Rdiff-backup is an implementation of the rsync algorithm which combines the benefits of both mirroring and increments. It does this by keeping a mirror of the most current backup intact in the backup directory and then creating patches for each changed file so that each increment can be reached at any time.
Over time, with enough file changes and enough backups, the increments will take up a lot of space. This can be cleared with the argument --remove-older-than.
There is incredible precision to what degree you want to remove old increments. It is passed as a single, non-spaced argument with all the different units of time:
|argument||unit of time|
These can be combined to make more specific timeframes, such as:
3D12h30m -- 3 days, 12 hours, 30 minutes
Difference between backups and archives
Few people make the distinction between Archives and Backups like MineOS does. There is a fundamental difference between these two, despite them often being used interchangeably.
The easiest way to understand the distinction between an archive and a backup is the format of an archive. File formats such as .tar are archive formats that simply combine multiple files into one consolidated file. Doing so has many benefits such as fewer file counts, less inode usage, less fragmentation and cluster waste. On the other hand, archived files are not usable in archive form (just like you have to extract a .zip file before you can access its contents).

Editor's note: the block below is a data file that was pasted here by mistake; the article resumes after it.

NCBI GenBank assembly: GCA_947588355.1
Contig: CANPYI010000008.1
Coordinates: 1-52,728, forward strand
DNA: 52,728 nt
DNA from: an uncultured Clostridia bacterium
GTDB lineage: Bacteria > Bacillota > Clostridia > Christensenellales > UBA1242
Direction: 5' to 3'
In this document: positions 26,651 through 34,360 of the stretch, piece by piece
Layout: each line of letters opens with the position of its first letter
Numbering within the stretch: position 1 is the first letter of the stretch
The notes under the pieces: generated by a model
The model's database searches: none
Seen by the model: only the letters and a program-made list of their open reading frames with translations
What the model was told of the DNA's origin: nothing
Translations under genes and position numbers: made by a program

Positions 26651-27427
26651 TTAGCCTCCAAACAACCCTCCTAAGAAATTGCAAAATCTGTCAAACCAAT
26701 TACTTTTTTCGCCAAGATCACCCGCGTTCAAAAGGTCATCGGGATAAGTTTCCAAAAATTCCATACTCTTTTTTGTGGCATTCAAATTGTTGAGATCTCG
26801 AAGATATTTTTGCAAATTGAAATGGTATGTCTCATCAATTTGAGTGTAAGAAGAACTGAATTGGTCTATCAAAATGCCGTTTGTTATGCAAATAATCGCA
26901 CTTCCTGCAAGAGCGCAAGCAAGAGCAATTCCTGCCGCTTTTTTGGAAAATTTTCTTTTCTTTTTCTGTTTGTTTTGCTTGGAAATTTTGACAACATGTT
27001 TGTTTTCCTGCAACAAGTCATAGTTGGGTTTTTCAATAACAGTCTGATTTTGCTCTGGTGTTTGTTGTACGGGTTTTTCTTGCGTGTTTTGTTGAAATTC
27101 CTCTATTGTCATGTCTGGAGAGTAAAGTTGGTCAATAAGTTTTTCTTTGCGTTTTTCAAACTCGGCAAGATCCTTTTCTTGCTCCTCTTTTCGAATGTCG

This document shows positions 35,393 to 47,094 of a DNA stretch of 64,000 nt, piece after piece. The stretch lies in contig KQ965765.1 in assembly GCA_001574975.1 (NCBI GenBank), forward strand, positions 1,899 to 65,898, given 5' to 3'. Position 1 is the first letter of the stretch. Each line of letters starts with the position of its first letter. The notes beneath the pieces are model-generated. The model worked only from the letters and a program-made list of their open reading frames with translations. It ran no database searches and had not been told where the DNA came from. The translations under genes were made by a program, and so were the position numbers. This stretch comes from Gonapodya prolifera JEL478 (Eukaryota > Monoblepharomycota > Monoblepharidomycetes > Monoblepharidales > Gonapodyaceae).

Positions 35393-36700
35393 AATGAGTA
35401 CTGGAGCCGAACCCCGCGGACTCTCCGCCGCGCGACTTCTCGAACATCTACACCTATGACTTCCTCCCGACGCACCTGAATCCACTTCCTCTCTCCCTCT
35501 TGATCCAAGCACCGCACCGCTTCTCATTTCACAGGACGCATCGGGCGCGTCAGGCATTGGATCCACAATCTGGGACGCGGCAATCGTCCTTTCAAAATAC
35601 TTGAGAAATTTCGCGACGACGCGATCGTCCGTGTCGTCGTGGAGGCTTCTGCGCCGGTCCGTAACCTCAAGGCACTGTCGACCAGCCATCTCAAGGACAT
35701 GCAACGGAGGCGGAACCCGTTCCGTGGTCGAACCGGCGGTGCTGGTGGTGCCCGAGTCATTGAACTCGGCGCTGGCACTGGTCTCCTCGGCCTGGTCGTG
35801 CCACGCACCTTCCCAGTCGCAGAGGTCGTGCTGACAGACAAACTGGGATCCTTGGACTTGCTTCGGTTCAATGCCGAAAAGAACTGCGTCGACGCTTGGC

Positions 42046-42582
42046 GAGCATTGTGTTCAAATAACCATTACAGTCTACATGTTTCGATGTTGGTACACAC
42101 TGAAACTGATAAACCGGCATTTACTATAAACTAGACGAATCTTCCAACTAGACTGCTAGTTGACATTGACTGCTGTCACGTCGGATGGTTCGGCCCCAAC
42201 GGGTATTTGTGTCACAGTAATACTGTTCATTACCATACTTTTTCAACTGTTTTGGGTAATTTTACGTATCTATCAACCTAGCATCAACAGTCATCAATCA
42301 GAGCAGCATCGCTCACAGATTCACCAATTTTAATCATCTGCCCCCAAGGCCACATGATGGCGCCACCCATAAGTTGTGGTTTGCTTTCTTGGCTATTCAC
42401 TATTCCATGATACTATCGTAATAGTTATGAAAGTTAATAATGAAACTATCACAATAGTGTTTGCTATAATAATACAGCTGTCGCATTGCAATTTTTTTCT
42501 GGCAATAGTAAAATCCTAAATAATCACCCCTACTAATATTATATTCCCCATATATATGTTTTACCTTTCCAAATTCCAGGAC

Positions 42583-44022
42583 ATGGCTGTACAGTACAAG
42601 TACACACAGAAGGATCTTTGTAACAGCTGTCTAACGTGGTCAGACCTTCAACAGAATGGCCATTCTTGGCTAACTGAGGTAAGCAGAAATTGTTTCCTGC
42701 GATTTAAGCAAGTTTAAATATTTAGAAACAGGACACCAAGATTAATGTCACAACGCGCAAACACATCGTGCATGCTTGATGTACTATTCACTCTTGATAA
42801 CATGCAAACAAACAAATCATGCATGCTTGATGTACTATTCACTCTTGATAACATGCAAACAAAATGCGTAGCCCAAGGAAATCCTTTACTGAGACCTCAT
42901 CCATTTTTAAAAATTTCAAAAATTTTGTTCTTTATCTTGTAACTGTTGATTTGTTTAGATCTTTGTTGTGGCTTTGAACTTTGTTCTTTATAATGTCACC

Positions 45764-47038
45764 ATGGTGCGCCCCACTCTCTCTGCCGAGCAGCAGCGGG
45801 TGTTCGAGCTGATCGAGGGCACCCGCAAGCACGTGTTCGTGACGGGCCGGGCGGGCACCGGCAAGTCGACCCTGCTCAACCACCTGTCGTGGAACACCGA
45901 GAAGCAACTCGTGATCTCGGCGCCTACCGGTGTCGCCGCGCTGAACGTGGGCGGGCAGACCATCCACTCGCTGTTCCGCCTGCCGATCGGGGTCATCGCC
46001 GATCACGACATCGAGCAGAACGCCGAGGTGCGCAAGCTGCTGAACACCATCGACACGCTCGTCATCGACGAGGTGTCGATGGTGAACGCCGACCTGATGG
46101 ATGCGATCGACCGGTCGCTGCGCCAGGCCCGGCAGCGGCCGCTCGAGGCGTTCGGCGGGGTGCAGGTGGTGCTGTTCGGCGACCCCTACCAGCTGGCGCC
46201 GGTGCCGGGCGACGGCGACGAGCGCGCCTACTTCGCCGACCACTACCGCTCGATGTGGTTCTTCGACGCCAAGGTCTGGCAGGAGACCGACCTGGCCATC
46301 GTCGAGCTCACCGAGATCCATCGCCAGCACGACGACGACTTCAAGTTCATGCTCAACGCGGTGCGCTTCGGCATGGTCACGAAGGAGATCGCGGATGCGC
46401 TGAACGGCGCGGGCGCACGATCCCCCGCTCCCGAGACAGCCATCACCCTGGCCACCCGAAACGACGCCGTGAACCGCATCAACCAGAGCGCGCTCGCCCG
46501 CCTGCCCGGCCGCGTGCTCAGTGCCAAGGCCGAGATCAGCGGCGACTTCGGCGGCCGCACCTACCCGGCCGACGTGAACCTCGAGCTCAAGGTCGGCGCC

Using the rdiff-backup algorithm creates a full miirrored backup of a directory. As a result, this results in at least a +100% use of space. However, because not all files change between backups, files that do not change do not have to be backed up again, which ultimately saves space over repeated backups. Incremental backups using rdiff-backup on files that have relatively low changes (in file count) will save a lot of space in the long run versus accumulating archives.
A full example can be seen in the gray-background area of MineOS Advanced Features Page.